Production software can mean different things depending on where you work in an organisation. The design side deals with geometry, and production software is covered by
Because the data structures supporting these two activities are, by necessity, completely different, there is a whole raft of software — usually called middleware — that sits between these two extremes to make them work.
Unfortunately, in many cases new PLM and/or ERP customers fail to understand the extent of their potential reliance on essential middleware when they buy their new systems. In both cases salespeople tend to minimise the potential challenges.
Oracle has considerable experience in making CAD information accessible to ERP systems. The data integration problem is exacerbated by the fact that lead times are getting shorter and there is very little time left in design and manufacturing programmes for sorting out data incompatibilities. Even SMEs can have 14 or 15 different manufacturing systems, and every time a change is made to the bill of materials all of these systems have to reflect the change.
To ease the pain the company has introduced an application called Product Information Management (PIM Data Hub). This sits between CAD and ERP and sorts out all the diverse requirements of all the systems in the design/manufacturing chain whether they are low-level applications such as MES, shopfloor control, SCADA or the higher level applications like CAD, PDM or ERP.
Generally, the cost of ownership in all these systems precludes manufacturers from scrapping them and starting again. Diverse can also mean diverse in vintage — manufacturing systems evolve, very rarely starting with a ‘big bang’ on day one. Consequently the middleware has to reconcile the data requirements of software from many different eras.
The hub is an open standards-based application that has been specifically developed to be a rich environment for specifying products, to meet all the data needs of the diverse systems associated with it and all the regulatory requirements associated with today’s increasingly complex manufacturing compliance issues.
New government and industry regulations, such as Restriction of Hazardous Substances (RoHS) and Waste Electrical and Electronic Equipment (WEEE), as well as retailer mandates around the use of UCCnet and Global Data Synchronisation Network (GDSN) standards, are forcing companies to centralise management of all product information.
The object of the hub is that a piece of data is maintained once rather than having it spread, each time in a slightly different form, across many systems. It is not a transaction system but merely an environment to maintain data and make it comply with whatever regulations are currently in force.
The hub is part of an Oracle product suite called Fusion Middleware. This is made up of a series of components dealing with various aspects. One is integration, others are concerned with business process execution language (BPEL) and business activity monitoring (BAM). These lean far more towards separating the process and the data and automating the process as much as is possible in an effort to take people out of the relationship between companies, so that processes happen — irrespective of who’s driving them.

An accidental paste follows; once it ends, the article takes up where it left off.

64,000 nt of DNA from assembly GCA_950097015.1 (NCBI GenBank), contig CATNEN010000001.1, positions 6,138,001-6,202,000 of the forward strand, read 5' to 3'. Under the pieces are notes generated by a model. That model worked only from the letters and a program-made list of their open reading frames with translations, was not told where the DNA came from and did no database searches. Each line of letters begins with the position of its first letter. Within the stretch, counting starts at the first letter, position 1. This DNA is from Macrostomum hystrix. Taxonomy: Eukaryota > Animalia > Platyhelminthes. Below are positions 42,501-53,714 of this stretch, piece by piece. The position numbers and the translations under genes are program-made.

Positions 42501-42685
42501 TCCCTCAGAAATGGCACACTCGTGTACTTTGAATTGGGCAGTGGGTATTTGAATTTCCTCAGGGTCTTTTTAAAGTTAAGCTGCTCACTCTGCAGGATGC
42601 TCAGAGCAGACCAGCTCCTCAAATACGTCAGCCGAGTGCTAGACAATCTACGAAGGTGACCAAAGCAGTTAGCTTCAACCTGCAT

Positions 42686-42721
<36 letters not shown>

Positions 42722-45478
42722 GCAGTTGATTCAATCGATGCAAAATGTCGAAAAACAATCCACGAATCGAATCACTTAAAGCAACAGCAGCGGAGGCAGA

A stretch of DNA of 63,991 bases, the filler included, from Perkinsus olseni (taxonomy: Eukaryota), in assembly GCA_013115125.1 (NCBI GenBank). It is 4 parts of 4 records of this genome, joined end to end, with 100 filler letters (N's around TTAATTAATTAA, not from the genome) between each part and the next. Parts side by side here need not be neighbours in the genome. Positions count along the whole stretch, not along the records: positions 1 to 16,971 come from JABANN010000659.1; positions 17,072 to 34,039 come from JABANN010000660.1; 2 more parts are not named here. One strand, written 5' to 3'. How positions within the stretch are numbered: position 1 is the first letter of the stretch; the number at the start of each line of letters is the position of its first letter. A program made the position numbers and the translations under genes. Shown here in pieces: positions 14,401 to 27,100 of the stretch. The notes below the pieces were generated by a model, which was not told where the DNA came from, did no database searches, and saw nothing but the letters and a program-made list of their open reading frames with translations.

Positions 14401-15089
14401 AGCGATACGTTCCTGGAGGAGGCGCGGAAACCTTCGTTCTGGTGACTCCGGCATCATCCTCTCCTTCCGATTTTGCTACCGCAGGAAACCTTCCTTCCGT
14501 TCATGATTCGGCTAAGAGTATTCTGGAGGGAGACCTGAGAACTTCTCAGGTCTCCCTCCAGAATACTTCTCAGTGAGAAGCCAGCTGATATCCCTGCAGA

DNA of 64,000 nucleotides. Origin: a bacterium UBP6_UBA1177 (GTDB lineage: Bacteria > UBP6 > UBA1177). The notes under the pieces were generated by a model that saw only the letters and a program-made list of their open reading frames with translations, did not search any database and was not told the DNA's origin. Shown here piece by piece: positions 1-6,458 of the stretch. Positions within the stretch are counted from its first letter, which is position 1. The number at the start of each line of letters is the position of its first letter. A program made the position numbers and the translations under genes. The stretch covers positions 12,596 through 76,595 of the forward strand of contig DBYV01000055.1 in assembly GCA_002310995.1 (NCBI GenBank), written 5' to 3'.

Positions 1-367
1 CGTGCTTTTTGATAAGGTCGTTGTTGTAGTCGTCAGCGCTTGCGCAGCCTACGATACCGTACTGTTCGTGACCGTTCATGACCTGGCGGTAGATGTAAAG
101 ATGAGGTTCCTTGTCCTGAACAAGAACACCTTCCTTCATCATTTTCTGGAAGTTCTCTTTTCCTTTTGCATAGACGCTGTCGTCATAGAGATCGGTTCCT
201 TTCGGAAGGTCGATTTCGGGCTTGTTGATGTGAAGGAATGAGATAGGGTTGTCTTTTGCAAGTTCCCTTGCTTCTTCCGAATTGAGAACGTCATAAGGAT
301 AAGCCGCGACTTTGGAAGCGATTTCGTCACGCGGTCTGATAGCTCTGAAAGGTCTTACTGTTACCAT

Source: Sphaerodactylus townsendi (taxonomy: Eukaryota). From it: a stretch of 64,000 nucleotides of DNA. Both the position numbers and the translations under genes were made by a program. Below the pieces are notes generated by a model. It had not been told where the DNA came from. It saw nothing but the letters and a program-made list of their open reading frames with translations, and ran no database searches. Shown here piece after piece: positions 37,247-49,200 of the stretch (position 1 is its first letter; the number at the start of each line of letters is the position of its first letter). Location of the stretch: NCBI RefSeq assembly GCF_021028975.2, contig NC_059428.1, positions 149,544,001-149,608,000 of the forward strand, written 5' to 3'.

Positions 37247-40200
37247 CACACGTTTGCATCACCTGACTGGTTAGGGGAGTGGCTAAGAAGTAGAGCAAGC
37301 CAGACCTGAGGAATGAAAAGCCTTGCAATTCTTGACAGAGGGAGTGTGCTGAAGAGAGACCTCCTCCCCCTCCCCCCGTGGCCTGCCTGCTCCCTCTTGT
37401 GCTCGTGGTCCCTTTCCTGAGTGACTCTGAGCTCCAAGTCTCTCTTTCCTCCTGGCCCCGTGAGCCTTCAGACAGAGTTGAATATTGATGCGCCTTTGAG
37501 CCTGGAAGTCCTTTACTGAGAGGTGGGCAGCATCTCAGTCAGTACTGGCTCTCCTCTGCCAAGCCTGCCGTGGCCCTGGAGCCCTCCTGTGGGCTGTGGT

Separating the data from the process allows it to evolve without having to change the way data is structured, managed or gathered. The trend today is for the middleware to become more of a dominant environment, mediating between the squabbling siblings of CAD and ERP.
These kinds of applications are complemented by more practical manufacturing applications such as WinTool from Datos in
It interfaces directly to
The application generates graphic tool assemblies quickly, including exact collision dimensions.
It is accessible by all users, and tool data is no longer stored in isolated applications. It allows the automatic generation of detailed set-up sheets, tool graphics and job-specific instructions. Direct integration with
Ironically in all of this, because energy prices are going through the roof, manufacturers are paying more attention to supply chain issues than the nuts and bolts of manufacturing product. The bad news is that rising energy costs exacerbate already thinning margins. The good news is equally clear — supply chain improvement projects can be easier to justify and sell to senior management.
In a study by
Many manufacturers are reassessing offshore manufacturing strategies. The real question is whether low-cost labour is offset by high-cost transportation, longer lead times, and the resulting additional inventory uncertainty and supply chain rigidity.
The chances are that energy costs will stay high, so companies must address the issue not only effectively, but also strategically. The most critical aspects of success in today’s manufactured goods markets are not low cost or even efficiency.
Supply chain success rests on the ability to respond to short and long-term change and disruption, as well as creating mutually beneficial relationships between trading partners.
Supply chain strategy shifts can offset energy costs. To benefit over the long term, companies need to make changes after considering all the consequences, and create sustainable supply chain improvements in costs, responsiveness, and adaptability.